Next it was time for assembling the kumiko. I lay two long kumiko face down on the assembly table and put small dots of glue inside the cut notches. Then, I lay two short kumiko across the long ones, and pressed the four joins together. With the nail gun, I drove a brad into each join to help keep it clamped together. Finally, I put small dots of glue on the face of the tenon at the end of each kumiko.
Finally, it was time to join the kumiko to the frame. I removed the clamps from the frame and placed it face down on top of the joined kumiko. After a bit of shifting, the kumiko fit into the opening in the middle of the frame. A brad through the back of the frame and into the end of each kumiko completed the assembly. More clamping to add stability for drying, and it was on to the next frame.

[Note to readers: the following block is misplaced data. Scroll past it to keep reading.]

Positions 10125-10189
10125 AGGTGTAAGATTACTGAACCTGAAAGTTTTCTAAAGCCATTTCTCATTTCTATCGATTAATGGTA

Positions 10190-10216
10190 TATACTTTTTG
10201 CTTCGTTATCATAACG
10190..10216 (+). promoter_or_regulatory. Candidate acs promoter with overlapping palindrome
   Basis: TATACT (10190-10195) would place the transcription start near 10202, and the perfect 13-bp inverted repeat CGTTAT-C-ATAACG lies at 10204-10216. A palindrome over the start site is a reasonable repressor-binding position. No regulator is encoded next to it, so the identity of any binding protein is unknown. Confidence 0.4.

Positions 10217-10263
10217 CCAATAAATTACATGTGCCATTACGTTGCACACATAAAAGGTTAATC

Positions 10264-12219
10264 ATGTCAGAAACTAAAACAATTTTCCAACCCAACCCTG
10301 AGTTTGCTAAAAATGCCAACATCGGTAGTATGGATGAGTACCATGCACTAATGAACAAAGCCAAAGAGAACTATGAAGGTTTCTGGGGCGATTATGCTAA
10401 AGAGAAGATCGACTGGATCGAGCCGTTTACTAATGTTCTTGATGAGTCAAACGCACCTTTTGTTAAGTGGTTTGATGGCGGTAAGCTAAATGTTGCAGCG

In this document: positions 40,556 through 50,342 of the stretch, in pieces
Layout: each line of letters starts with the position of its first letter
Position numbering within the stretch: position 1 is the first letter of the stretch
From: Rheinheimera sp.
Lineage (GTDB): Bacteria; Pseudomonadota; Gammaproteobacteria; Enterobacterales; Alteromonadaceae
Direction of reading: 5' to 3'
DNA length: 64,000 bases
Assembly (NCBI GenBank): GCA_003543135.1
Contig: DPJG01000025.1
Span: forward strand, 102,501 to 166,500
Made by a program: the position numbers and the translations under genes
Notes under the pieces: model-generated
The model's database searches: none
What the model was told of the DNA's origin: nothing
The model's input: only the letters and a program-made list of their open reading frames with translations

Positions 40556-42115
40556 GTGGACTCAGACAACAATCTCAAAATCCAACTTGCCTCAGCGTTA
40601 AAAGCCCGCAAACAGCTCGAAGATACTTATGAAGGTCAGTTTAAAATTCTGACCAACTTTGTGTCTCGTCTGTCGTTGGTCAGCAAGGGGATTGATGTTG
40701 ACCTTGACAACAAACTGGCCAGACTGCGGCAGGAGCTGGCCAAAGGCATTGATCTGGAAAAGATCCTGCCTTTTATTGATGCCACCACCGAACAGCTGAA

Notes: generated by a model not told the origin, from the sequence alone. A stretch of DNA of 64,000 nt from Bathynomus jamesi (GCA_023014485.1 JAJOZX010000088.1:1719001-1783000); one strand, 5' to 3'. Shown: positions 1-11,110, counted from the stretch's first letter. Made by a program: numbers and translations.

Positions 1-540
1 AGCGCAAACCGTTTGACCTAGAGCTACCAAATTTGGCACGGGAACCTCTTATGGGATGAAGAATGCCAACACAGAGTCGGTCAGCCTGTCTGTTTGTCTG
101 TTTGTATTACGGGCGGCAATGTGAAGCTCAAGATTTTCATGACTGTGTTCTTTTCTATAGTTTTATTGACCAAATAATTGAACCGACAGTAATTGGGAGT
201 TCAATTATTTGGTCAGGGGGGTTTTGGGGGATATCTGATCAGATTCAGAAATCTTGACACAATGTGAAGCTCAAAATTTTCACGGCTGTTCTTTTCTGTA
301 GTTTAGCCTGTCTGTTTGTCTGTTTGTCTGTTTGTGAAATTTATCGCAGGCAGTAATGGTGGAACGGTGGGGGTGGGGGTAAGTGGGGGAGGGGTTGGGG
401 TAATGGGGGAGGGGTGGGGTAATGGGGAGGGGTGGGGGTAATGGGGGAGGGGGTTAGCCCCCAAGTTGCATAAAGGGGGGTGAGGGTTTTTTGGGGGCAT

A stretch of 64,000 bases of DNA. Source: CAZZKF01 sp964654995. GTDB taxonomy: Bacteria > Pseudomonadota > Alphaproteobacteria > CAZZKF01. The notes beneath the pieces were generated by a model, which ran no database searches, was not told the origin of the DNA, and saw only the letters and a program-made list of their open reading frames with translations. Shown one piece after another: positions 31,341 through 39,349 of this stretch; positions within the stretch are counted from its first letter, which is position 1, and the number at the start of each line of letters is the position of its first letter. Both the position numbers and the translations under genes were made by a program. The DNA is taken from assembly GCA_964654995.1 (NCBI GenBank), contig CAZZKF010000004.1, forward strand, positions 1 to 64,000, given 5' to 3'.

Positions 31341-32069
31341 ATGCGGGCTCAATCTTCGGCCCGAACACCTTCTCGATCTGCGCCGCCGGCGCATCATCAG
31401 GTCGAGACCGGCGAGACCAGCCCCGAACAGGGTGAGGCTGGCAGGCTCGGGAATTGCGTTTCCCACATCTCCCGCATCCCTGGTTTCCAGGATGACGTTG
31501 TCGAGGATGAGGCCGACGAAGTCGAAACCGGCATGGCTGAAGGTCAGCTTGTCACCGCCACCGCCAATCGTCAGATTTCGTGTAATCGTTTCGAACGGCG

Once all the frames were completed, it was time to join them up together in pairs. I simply lay them face down on the floor and attached the cabinet hinges in between using the supplied screws. These hinges and screws are probably the very least period thing about these screens, but they were quick and easy.
Lastly, attaching the paper. Kozo paper comes in long rolls that are 18 inches wide. Since the openings in my shoji are 16 inches wide, this width is nearly perfect. I stuck double-sided tape all the way around each opening and across the kumiko, then I just unrolled the paper onto the adhesive, and cut it to length once it was in place.
These shoji screens were used at the 2009 Mi-no-Hi festival to help create a "teahouse" area for Lady Solveig's tea ceremony demos and to decorate the royal dais for court.